Summer Reading List | Lisa Kereszi
Summer Reading List | Lisa Kereszi
An entertaining and thoughtful read about the wildly weird and wonderful artist and writer associated with the gothic impulse in children’s literature. Dery deftly describes his work (over 100 books, not to mention a number of plays), obsessions (ballet, collecting), and life (probably gay, but determinedly asexual). Gorey is a role model for the life an artist, working only on things of interest—commercial or otherwise—fashioned in such a way that he could sustain his style over a lifetime. Questions about his sexuality were always waved off, but Dery wonders if he was perhaps ahead of his time, not entrenched in a self-censoring closeted-ness, but instead with a sort of post-identity-politics stance, that he was this particular, unique person, and not this or that binary pigeonhole.
I am not going to sugar-coat it—this book is very hard to read. The abuse detailed by the author, which she received over a long period of time from her brother and father (and mother in an indirect way), is extremely difficult to hear (and bear), even with the happy ending of academic and financial success. This memoir is by a woman who escaped an extremely closed society of midwestern Mormon survivalists to educate and find herself. Never having stepped foot in a formal classroom until she was 17, she pushes herself up and out of an emotional, psychological, and physical nightmare to graduate from Cambridge after attending a fellowship program at Harvard. I found the part about dealing with her family in her new role and identity particularly moving, and something anyone who has moved from one station in life to another can relate to in an intimate way. Her journey of self-discovery is relevant to anyone who salvages something to create beauty and meaning.
Picturing Frederick Douglass: An Illustrated Biography of the Nineteenth Century’s Most Photographed American
John Stauffer, Zoe Trodd, & Celeste-Marie Bernier, with an epilogue by Henry Louis Gates Jr. and afterword by Kenneth B. Morris Jr.
I am embarrassed to say that I did not know of Douglass’s deep interest in and strong support of the medium of photography until only this Spring, when academic Sarah Elizabeth Lewis gave a moving and inspiring commencement speech at Yale’s art school in which she quoted from his multiple lectures on the subject in the mid-19th century. He was the most-photographed person, and made it a point to be because he understood that photography, as an indexical medium, was the great equalizer, democratic at its core. By putting out there the image he controlled, he felt he could combat racism and prejudice by staring back at the viewer and looking him (and her) in the eye. This book details how he used the medium to “assert black humanity” before, during, and after the Civil War, and it includes not only his writings on the subject, but each and every known photograph made of him, some published here for the first time. This is a must for any scholar and lover of photography and history.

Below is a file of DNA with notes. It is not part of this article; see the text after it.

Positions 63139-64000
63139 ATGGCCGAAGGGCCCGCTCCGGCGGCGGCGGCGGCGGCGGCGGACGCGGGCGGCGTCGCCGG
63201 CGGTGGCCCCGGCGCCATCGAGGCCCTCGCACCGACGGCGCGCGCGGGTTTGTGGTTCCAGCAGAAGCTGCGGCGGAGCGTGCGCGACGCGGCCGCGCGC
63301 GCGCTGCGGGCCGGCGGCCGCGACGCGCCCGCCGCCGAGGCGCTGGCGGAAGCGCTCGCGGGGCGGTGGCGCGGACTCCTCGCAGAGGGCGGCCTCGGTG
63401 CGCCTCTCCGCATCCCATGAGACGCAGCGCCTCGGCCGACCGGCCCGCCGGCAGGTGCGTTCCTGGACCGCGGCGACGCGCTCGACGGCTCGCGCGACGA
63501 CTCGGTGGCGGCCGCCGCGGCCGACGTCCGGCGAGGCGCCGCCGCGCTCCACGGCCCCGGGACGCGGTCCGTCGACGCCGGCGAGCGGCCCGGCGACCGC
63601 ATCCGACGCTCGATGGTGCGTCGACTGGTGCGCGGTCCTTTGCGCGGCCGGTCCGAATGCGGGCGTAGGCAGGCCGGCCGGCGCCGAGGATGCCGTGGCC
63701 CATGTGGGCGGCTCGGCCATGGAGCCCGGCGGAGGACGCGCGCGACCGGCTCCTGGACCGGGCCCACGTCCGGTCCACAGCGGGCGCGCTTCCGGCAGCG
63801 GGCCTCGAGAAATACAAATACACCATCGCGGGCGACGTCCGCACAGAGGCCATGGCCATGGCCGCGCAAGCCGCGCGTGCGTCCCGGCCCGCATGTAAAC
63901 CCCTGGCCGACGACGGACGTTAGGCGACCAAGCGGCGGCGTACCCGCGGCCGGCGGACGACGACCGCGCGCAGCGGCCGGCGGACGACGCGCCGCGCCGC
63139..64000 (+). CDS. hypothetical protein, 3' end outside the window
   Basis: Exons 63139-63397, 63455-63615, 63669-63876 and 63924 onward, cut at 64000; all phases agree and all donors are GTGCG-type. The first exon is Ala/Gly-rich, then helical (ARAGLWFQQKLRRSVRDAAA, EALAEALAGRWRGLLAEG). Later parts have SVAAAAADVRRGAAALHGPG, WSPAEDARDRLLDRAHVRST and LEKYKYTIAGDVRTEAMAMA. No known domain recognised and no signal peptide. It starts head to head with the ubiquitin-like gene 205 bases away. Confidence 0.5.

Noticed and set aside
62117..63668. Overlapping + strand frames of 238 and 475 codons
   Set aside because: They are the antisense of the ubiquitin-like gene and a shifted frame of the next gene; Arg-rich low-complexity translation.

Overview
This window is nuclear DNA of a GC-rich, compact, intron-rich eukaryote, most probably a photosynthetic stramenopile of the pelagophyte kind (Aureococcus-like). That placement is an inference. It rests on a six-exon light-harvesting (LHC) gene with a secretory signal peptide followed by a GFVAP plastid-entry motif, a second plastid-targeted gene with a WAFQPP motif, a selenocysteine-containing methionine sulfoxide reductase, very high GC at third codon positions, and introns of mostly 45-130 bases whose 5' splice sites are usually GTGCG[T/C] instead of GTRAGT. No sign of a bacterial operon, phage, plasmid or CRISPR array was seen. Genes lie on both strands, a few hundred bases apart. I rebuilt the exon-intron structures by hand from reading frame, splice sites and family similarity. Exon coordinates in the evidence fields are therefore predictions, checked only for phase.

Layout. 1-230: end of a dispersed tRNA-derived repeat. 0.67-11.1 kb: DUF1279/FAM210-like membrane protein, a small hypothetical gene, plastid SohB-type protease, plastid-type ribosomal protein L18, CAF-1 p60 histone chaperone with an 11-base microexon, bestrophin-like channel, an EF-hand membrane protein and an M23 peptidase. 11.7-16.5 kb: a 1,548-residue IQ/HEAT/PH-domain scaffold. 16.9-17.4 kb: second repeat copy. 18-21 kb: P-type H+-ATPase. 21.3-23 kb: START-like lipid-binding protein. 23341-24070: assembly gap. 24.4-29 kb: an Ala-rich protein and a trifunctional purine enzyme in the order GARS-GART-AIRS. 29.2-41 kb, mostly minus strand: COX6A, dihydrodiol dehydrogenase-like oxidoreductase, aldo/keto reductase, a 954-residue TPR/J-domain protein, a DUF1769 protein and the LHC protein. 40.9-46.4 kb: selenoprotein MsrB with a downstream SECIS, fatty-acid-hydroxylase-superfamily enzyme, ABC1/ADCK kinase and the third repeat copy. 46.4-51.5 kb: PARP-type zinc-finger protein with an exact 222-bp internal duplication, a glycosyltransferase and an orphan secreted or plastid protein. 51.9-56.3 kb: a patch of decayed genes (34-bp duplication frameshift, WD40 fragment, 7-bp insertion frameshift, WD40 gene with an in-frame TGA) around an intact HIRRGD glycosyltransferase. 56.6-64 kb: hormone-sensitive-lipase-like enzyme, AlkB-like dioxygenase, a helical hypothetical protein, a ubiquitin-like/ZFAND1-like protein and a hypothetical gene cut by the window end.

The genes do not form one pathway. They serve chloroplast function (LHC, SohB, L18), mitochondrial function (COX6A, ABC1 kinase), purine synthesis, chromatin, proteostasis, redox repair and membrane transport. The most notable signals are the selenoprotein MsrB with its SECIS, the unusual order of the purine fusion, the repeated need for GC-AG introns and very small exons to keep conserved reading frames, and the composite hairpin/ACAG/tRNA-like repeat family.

Calypso by David Sedaris
Darkly funny and poignant personal essays, including one about the loss of a troubled sister to suicide
Hillbilly Elegy by J.D.Vance
The story of a self-made rise from a lower class background, a companion to Educated
Inconspicuous Consumption: The Environmental Impact You Don’t Know You Have by Tatiana Schlossberg
A book for everybody to help reexamine their daily habits, released in time for Labor Day on August 27
Lisa Kereszi is a photographer who was born in 1973 in Pennsylvania and grew up in Suburban Philadelphia to a father who ran the family auto junkyard and a mother who owned an antique shop. She teaches at the Yale School of Art, her alma mater, where she is also the Director of Undergraduate Studies in Art. Her work is in many private collections, including the Whitney Museum of American Art, the Metropolitan Museum of Art, the J. Paul Getty Museum, the Study Collection at the Museum of Modern Art, the New Museum of Contemporary Art, the Brooklyn Museum of Art and the Yale University Art Gallery, among others. Her work has been included in group shows at the Whitney Museum, MoMA, the Aldrich Museum, the Bronx Museum of Art, the Brooklyn Museum of Art, the Queens Museum of Art and the Wadsworth Atheneum. She is represented by Yancey Richardson Gallery in New York, where she has had 5 solo shows, the most recent one earlier this summer. Solo museum shows include the 2017 exhibition, Joe’s Junk Yard, at the Museum of Contemporary Art Detroit, installed in the Mike Kelley Mobile Homestead in Michigan. Three monographs of her pictures are in print: Fun and Games with Nazraeli Press, 2009, two with Damiani Editore: Fantasies, 2008 and Joe’s Junk Yard, 2012.
Her editorial work has appeared in many books and magazines, including The New York Times Magazine, The New Yorker, Nest, New York, Harper’s, TIME, W, The London Telegraph Sunday Magazine, Details, GQ, Newsweek, and others. Her pictures regularly appeared in The New Yorker’s “Goings on About Town” section for several years. She was granted a commission to photograph Governors Island by the Public Art Fund, which culminated in shows at the Municipal Art Society and the Mayor’s Office at City Hall, a 2004 exhibition catalog titled Governors Island, as well as a semi-permanent installation on the island. Curatorial projects include 2014’s exhibition and catalog, Side Show, at the Edgewood Gallery at Yale, which investigated the intersection of carnival sideshow culture and visual art, and Little Ghosts at New Haven’s Institute Library in 2013, an installation that drew from her collection of 19th century cartes de visite portrait photographs made exclusively on Chapel Street. Kereszi lives and works near New Haven, CT, and is working on two series about family—both the old and the new.
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